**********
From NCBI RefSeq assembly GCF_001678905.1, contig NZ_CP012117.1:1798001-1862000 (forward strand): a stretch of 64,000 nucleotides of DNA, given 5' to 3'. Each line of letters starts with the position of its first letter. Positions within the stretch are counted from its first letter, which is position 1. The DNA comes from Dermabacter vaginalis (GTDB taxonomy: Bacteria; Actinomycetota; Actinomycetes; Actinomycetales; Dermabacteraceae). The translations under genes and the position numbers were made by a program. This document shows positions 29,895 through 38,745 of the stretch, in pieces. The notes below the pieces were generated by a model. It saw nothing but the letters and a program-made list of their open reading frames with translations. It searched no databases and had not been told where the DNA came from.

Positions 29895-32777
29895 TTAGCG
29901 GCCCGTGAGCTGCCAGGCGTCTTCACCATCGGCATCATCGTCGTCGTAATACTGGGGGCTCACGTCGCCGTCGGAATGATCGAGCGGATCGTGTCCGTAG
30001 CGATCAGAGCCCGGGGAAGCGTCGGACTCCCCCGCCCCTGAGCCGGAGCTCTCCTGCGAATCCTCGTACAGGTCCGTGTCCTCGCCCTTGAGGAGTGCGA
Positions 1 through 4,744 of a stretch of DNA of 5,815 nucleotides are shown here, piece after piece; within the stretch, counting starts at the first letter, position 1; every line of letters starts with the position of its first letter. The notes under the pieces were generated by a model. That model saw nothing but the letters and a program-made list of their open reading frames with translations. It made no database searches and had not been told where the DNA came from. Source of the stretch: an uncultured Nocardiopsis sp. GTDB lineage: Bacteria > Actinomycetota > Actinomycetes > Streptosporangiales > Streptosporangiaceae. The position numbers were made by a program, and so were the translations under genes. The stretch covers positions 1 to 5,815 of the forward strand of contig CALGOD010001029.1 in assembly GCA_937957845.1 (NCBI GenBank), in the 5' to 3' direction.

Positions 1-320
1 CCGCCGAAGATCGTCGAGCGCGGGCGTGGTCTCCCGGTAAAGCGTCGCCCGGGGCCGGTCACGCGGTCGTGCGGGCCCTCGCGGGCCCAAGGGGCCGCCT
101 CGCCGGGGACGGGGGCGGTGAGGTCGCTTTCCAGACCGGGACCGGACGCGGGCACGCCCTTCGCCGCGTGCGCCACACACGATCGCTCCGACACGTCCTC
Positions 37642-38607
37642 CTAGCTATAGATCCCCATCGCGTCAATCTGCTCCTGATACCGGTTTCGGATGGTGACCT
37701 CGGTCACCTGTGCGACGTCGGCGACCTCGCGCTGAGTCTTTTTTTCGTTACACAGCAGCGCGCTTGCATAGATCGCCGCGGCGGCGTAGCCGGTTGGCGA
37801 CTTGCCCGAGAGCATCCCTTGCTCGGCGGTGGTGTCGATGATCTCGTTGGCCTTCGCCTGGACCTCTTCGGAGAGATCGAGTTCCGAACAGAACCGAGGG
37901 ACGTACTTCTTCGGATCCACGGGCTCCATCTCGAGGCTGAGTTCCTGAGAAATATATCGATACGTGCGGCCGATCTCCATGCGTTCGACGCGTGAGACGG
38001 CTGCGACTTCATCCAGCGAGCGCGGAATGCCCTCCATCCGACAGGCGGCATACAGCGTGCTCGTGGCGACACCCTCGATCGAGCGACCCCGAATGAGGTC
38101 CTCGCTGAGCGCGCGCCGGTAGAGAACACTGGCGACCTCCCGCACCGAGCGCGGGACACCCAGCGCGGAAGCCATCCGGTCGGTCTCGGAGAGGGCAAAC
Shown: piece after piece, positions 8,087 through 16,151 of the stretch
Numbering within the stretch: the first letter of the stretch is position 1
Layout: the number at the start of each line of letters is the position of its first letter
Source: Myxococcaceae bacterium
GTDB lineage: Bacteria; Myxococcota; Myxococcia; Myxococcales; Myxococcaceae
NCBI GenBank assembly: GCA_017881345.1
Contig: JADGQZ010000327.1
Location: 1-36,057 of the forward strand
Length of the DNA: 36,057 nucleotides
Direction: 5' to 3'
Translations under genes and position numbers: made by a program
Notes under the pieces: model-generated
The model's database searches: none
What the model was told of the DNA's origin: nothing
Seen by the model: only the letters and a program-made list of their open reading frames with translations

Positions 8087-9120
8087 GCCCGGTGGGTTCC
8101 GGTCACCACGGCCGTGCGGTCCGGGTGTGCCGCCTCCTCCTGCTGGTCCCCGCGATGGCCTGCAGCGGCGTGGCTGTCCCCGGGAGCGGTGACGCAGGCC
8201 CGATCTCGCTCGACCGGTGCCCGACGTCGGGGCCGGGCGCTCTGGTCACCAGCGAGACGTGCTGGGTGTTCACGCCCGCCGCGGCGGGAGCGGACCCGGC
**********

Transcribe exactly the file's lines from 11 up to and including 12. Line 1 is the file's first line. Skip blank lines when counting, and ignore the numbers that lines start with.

37642 CTAGCTATAGATCCCCATCGCGTCAATCTGCTCCTGATACCGGTTTCGGATGGTGACCT
37701 CGGTCACCTGTGCGACGTCGGCGACCTCGCGCTGAGTCTTTTTTTCGTTACACAGCAGCGCGCTTGCATAGATCGCCGCGGCGGCGTAGCCGGTTGGCGA